The corporate and advertising community was not interested in a high school audience. We needed to raise about $700,000 to $800,000 a year in revenue. We never got over $500,000. And we stayed in that about a year too long.
That’s when I said, “If we embark on new projects, we’ve got to have the courage to get out before we lose a lot of money.” We got to figure out how to lose a little bit of money as you fail, so you can spring back to your feet and start off on another one. And so that’s kind of what we do.
The other failure was a little more difficult; I see it as a personal failure because I invested so much time. Over four or five years, I put 40,000 miles a year on my car driving to Fairfield County. This little piece of geography called Connecticut is sandwiched in between Boston and New York. We’re far enough away from Boston, so we don’t have to worry about the Mother Church WGBH, but WNET eats our lunch in Fairfield County. I could never figure out how to pull Fairfield County into our network as I had the other four counties of Connecticut.
What are your concerns about the future of public media?
We’ve got to get over this “I’m afraid to try this because I may fail, and we’re in a business where all of your failures are public.” We’ve got to get to the point where we will invest in a show and we look at it and say, “Wow, that’s not any good. We’re not going to broadcast it.” Some of this stuff should never see the light of day because it’s not going to get an audience.
We must get better at human-centered design. We spent a lot of money with a company called Ideo. They taught us to listen and to canvass our market and identify various interest groups. There are thousands of interest groups in our audience in the state of Connecticut. You’ve got the people who go fly-fishing. You’ve got the people who care about drug addiction. You’ve got the high school dropouts. It goes on and on and on. You’ve got thousands of interest groups, and that’s perfect for public media. Yes, it’s a fragmented media environment now, but shame on us if we can’t figure out how to thrive in this fragmented marketplace.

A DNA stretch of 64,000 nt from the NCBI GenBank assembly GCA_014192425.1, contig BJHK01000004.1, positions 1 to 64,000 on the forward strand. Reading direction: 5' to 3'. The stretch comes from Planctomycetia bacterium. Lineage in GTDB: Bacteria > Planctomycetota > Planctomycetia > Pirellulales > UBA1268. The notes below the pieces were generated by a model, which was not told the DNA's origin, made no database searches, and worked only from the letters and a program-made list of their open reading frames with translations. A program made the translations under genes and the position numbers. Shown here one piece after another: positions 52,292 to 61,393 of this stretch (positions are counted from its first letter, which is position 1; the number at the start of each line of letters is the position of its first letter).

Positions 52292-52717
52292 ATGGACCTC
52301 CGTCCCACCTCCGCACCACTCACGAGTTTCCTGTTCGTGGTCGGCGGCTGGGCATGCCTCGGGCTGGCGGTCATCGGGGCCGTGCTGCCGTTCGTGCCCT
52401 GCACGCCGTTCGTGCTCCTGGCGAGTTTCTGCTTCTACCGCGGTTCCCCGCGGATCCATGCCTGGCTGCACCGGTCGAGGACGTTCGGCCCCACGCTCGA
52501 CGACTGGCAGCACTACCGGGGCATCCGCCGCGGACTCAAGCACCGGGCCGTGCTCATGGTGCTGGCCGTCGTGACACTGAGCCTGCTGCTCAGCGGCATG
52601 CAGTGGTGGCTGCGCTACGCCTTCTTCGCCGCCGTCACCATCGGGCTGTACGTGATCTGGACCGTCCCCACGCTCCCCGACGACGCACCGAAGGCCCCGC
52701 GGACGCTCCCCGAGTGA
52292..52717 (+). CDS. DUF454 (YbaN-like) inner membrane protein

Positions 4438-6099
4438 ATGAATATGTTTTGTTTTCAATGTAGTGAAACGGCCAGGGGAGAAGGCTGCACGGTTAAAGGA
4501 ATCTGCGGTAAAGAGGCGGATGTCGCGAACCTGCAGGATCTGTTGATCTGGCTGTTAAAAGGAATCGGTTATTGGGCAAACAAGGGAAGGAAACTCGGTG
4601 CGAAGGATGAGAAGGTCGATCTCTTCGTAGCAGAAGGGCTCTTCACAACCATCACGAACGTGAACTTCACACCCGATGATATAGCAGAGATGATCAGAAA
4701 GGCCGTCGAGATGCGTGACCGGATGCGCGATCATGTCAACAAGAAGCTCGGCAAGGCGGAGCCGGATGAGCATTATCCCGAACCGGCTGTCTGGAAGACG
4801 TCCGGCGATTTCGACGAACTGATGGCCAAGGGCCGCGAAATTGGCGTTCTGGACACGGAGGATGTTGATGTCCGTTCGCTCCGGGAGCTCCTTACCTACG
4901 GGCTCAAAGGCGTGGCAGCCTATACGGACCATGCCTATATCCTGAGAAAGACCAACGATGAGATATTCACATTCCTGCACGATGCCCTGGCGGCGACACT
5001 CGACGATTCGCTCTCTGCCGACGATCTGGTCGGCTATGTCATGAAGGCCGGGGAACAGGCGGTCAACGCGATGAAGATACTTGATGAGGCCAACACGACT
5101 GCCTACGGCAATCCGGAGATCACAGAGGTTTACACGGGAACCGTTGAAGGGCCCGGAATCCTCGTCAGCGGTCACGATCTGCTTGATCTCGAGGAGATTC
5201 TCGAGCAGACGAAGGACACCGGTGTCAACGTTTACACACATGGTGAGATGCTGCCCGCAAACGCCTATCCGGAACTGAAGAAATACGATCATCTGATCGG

I get energized and excited about these over-the-top technologies because people will come to a television program, a radio program or an internet site if you have something that that interest group wants to be a part of.
We also have to admit that if I’m an arts or cultural affairs producer, there are other people in this market who know more about the art world than I do, who know more about whatever than I do. So, you’ve got to figure out a way to do a joint venture, do a partnership with that individual, independent producer or organization and share the glory.
I just don’t know if our industry is grasping that we simply cannot do it on our own. You cannot rely on the people within your own world to take us into the next level. The best ideas, in my opinion, for 3 million folks who live in Connecticut — only 110 come to this headquarters every day — come from those 3 million folks and what’s on their minds. That’s where the action is. We’ve got to figure out how to harness it. We become the convener; we’re the catalyst.
The CEO has to have the ability and the wherewithal and the interest to beat the bushes and raise the money because I don’t think we should rely on CPB. They can give us seed money, but we have to have excellent fundraisers in this industry to take it to the next level.
Do you think the public media system needs restructuring? And, if so, if you had a magic wand, how would you do it?
I would get out of the infrastructure business. We still spend hundreds of millions of dollars each year on physical plants. Somehow, we’ve just got to stop that. We have gotten better, with these joint master control agreements. I think that’s a start. But, today’s media can come out of a shoebox. You can produce your material in your garage. So, I think we’re still hung up on infrastructure and we’re robbing the necessary resources that we desperately need for promotion, marketing and new content. There are more economical ways to house 150 people than to have a 100,000–square-foot facility that you’ve got to heat and cool.
We’ve got to do a better job of forming partnerships. Public libraries are hot right now. So, partner with your local library and have 20 people working in the public library downtown, like WGBH Radio is doing. We’re doing the same thing in Norwalk.
We’ve got to get brave about forming partnerships and admitting that we can be stronger if we work together. In my opinion, we’ve tried this independent road way too long.
Correction: In an earlier version of this interview, Franklin mistakenly referred to the amount of Connecticut Public’s endowment as $100 million. It is $47 million.